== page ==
my brother is a licensed plumber (local) the joke between us is.... the 3 things a plumber needs to know...
1. $#!t rolls downhill.
2. NEVER chew your fingernails.
3. Payday is on friday.
all joking aside BOTH are good careers and alot of times are tied together.
Both will be physically demanding (you are 48...)
I agree with dodge about finding a company that covers all 3 (air /poop/power) and see what you like.
lots of my family have retired from the union with good pensions but with physical (shoulders/ knees/ back issues from pipefitting. my brother has LOTS of certs so he is always employed which is a big key no matter which field..... diversify as much as possible.
what was the field you were dislocated from???
Plumbing is more labor intensive, more digging holes, more fighting with 75 year old cast iron pipe in inaccessible locations. Plumbers typically get dirtier than HVAC techs. septic tanks, sewer lines, muddy trenches. On a work site, plumbers pinch their sandwiches by the corner and throw the corner out without eating it. Plumbers need to know the code and need to know lots of construction trades so I don't mean to imply that plumbing isn't a smart man's trade but it does require less complex thinking and troubleshooting ability than HVAC most of the time.
But HVAC has it's down sides too. You need to know more electrical than an plumber, in fact more than some electricians since control circuits are a whole field of their own. Plumbers rarely spend an hour standing on a flat black roof in the sun on a 100º day.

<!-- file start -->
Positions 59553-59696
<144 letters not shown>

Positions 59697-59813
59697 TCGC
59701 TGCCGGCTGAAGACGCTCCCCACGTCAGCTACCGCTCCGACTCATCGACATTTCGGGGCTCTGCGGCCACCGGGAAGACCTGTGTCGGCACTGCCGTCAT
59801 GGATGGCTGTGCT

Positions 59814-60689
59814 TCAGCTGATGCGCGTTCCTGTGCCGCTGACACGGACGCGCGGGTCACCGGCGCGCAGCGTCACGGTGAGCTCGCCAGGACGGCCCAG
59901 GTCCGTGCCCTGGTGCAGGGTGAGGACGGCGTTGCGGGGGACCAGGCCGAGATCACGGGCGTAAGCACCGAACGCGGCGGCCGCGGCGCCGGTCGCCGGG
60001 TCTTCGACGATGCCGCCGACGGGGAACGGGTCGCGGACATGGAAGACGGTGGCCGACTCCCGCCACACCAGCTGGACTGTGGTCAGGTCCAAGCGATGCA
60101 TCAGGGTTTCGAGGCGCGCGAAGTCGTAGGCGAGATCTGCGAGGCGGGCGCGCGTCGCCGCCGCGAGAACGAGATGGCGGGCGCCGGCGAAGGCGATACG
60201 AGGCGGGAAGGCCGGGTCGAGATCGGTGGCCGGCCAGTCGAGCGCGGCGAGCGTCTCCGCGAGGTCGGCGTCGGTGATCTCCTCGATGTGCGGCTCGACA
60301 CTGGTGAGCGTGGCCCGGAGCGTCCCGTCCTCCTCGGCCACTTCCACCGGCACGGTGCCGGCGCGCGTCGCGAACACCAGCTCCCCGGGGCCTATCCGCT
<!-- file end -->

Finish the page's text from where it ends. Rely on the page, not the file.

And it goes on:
I prefer HVAC work. It just seems that most of the time, with HVAC there is a problem and it can be fixed. Whenever I get involved in a plumbing problem, it always leads to a dozen other plumbing problems and I get frustrated.
Check out a plumbing discussion forum. Not as lively discussion as here, rarely is there a thought provoking work question asked, and the crowd isn't as helpful. I think that's typical of the two trades too.
Required tool list for union plumbers in my area:
Originally Posted by michigan1
Slip joint pliers (Channellocks)
Fitters are about the same, IIRC
It depends on what you enjoy. I went back to school at 40 and got seduced by HVAC. I like finding and fixing problems and I enjoy the diversity of knowledge needed to be a decent service tech. You'll always be learning, if you are wise.
FYI, our other service tech was a service plumber for 25 years and got tired of it.
most plumbers i know have a shovel in there hands %25 of the time. This includes commercial work. last time i touched a shovel during work was to dig out a condenser the landscapers buried in mulch. 8" all around the unit
...it also depends on where you live because in some American states the plumbing code is a joke...and thats why HVAC would be slightly more interesting.
HVAC all the way i dont like smelling my own poop sure dont want to touch someone elses:eek2:
Exactly, I am an hvac tech and I do plumbing and pipefitting too. I have a service van that is jammed packed with tools, hardly room for any parts. Majority of my tools are for hvac work. Meters, guages, benders, swagers, every handtool and mechanical tool in the book, etc. etc. etc...
Originally Posted by neophytes serendipity
If I just did plumbing, I could unload 3/4 of my tools especially all the extra handtools in my bag. I would still carry all my powertools, rotohammer, sawsall, chopsaw, circ saw etc.
On the pay side, plumbers and pipefitters in my area make more money! thats just the way it is, I would be interested michigan1 for you to elaborate on your point that I am wrong on so many levels, not saying you are a liar just want to hear your opinion